Ever since the folk singer Donovan was busted for cannabis in 1966, judges and magistrates have solemnly intoned that 'pop stars' have a duty to set an example to their young fans, a cry which echoed down the years when Noel Gallagher of Oasis caused tabloid outrage by declaring that ecstasy was no more dangerous than drinking tea, although I have to say that a cup of PG Tips never made me want to hug anybody. I have taken many calls from journalists on this point and I have said repeatedly that at a population level, there is no evidence that drug taking celebrities in any way prompt legions of fans to follow suit. Teenagers may aspire to be great guitar players or footballers, go to the events and buy the merchandise, but decisions about drug experimentation are taken for very personal and localised reasons, not because some remote bling laden diva is photographed on a smart phone hoovering up half the gross national product of Colombia. As it happens in this case, it would be good if young people really were influenced away from smoking however that is achieved, but even in these days of the personal engagement offered by social media, I remain sceptical.

Don't read much from the Middle East about vaping, but here is a story from Iran, where according to anti-tobacco groups, smoking is actually going up while the vaping market remains in its infancy.


Well here's a thing. Apparently the murderous Rodrigo Duerte who runs the Philippines and thinks it's fine to kill drug users - and is shockingly undeterred by a really strong piece of paper (called a resolution) from the EU, is suffering from Buerger's disease, a clogging of the veins caused by accumulation of nicotine. He has breathing difficulty and has to sleep next to a medical device called an oxygen converter.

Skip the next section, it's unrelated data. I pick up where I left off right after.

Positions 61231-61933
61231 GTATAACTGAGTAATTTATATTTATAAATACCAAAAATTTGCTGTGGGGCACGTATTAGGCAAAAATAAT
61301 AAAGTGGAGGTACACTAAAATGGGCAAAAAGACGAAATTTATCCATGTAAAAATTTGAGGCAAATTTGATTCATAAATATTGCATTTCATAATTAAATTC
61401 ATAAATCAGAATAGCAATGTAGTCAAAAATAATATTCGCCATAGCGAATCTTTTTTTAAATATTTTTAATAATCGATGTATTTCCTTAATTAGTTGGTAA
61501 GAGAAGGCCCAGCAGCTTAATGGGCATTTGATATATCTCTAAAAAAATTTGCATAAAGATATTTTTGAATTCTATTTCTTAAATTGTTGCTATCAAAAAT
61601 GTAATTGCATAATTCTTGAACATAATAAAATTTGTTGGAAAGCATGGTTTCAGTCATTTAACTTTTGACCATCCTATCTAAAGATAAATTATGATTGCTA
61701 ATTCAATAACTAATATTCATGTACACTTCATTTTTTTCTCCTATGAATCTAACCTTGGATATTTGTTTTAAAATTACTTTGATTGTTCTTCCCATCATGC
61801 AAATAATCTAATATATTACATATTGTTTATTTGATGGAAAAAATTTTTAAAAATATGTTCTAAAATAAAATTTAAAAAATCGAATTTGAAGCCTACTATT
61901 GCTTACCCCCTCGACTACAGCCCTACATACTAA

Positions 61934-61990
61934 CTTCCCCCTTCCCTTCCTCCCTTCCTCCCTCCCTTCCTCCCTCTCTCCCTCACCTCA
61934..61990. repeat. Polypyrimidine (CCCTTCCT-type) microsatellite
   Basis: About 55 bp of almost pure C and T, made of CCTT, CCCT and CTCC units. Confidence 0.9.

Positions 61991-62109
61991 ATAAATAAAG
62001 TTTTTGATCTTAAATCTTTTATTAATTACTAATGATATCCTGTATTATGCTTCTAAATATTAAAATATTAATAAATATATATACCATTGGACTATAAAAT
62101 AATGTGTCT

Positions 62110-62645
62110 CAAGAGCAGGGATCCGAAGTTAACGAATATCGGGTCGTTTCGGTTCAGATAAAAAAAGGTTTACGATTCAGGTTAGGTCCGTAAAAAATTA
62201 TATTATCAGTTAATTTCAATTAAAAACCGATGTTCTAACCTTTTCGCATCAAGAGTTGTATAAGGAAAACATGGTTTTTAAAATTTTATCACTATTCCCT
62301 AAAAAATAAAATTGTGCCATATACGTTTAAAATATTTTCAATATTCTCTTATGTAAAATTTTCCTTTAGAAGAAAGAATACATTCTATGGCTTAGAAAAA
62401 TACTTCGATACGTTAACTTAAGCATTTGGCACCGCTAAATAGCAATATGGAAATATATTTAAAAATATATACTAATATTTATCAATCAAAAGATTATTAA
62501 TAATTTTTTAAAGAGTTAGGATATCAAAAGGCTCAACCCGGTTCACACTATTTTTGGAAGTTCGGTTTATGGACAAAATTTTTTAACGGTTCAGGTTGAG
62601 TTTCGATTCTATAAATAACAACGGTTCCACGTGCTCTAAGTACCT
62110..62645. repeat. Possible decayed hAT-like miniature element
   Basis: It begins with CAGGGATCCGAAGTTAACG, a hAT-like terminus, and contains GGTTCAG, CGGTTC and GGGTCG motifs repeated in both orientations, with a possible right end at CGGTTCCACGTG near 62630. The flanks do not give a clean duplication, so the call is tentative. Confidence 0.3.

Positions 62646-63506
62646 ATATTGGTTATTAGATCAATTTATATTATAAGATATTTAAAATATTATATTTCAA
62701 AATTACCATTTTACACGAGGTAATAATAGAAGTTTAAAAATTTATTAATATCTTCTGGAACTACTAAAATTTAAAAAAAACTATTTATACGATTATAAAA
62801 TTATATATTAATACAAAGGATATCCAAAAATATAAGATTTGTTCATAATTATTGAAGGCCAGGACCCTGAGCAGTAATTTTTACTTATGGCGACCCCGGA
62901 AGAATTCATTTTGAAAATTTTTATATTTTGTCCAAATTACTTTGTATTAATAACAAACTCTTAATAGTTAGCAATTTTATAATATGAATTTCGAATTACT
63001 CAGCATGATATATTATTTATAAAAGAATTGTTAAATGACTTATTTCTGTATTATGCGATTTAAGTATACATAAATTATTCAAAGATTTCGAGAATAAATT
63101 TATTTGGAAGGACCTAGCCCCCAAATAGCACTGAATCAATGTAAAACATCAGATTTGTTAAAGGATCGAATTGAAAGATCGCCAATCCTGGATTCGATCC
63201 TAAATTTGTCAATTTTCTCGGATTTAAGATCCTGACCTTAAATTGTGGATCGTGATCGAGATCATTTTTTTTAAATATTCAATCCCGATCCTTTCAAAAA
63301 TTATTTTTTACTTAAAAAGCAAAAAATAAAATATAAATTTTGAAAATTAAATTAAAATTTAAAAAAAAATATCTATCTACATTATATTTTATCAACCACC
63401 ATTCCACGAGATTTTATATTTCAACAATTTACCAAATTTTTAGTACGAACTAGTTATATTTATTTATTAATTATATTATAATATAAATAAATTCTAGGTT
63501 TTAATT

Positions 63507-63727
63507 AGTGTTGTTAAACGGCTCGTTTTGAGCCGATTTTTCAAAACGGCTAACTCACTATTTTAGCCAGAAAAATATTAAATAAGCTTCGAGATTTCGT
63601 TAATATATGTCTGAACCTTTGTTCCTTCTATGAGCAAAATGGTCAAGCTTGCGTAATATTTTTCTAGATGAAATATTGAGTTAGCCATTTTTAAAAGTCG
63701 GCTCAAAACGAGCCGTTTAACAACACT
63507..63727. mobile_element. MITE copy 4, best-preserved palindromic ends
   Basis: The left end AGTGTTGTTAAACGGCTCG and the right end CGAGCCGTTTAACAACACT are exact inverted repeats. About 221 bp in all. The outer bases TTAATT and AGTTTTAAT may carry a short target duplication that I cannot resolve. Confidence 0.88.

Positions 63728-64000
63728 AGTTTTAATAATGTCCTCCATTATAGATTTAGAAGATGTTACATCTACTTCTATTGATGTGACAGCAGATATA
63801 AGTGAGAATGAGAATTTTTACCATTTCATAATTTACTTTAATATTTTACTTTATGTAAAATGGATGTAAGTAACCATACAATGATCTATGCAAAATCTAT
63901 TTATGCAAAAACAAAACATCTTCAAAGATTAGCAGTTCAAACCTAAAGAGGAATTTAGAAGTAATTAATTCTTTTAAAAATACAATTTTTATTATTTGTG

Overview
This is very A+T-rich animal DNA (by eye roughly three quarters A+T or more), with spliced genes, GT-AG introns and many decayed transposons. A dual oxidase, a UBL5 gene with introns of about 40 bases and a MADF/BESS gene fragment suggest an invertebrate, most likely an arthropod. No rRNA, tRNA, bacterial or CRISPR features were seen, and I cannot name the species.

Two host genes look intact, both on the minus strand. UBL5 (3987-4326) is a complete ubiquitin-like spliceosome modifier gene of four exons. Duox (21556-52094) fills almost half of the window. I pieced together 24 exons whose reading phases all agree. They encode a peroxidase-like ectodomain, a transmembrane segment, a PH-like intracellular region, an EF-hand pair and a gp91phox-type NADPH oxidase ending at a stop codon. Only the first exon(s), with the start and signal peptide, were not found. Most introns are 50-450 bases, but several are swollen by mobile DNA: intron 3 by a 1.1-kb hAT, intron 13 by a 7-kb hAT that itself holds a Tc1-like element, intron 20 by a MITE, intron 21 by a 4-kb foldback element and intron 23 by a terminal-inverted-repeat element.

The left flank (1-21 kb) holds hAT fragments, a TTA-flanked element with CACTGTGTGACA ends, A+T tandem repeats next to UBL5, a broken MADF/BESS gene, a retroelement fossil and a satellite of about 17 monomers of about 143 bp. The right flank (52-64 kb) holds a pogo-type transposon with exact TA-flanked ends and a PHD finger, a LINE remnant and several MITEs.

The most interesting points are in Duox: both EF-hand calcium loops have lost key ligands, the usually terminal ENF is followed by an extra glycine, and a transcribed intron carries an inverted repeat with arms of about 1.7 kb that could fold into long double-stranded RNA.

So he is now considering a smoking ban across the country and no doubt this will be accompanied by his very own brand of justice where as mayor of his home town once went so far as forcing a tourist, at gunpoint, to swallow a cigarette butt for flouting his anti-smoking ordinance.

Writing in The Straits Times, Raul Dancel says that ex-smoker El Presidente “ has said that if he can really have his way, the only place anyone can smoke in the Philippines will be 5km from the shore. He's joking, of course” I wouldn't be so sure about that. Dancel wonders if a smoking ban will work. He reckons the best way of making it happen is a massive price hike. Or looking down the wrong end of a Glock perhaps. As he says, “ I plan to stay sober. The last thing I want is to mess with Mr Duterte”


No points out of ten for the UK vape shops allegedly selling to non-smokers and in doing so contravening The Independent British Vape Trade Association (IBVTA) guidelines aiming to stop non-smokers from becoming addicted to nicotine. The Royal Society of Public Health went undercover in February visiting 100 shops and found that 45% did not check whether customers smoked or used to smoke. And even in cases where the staff did check, customers were encouraged to start vaping even if they knew they were a non-smoker. Of course what that means is that 55% of shops were conducting themselves responsibly. But that doesn't make for a good headline.


And finally on the subject of 10 – new estimates reveal that smoking accounts for 1 in 10 deaths worldwide, over six million deaths, half of which occur in four countries, India, USA, Russia and China. Maybe two out of those four need a re-think. http://www.huffingtonpost.com.au/2017/04/06/smoking-still-causes-one-in-10-deaths-worldwide_a_22028593/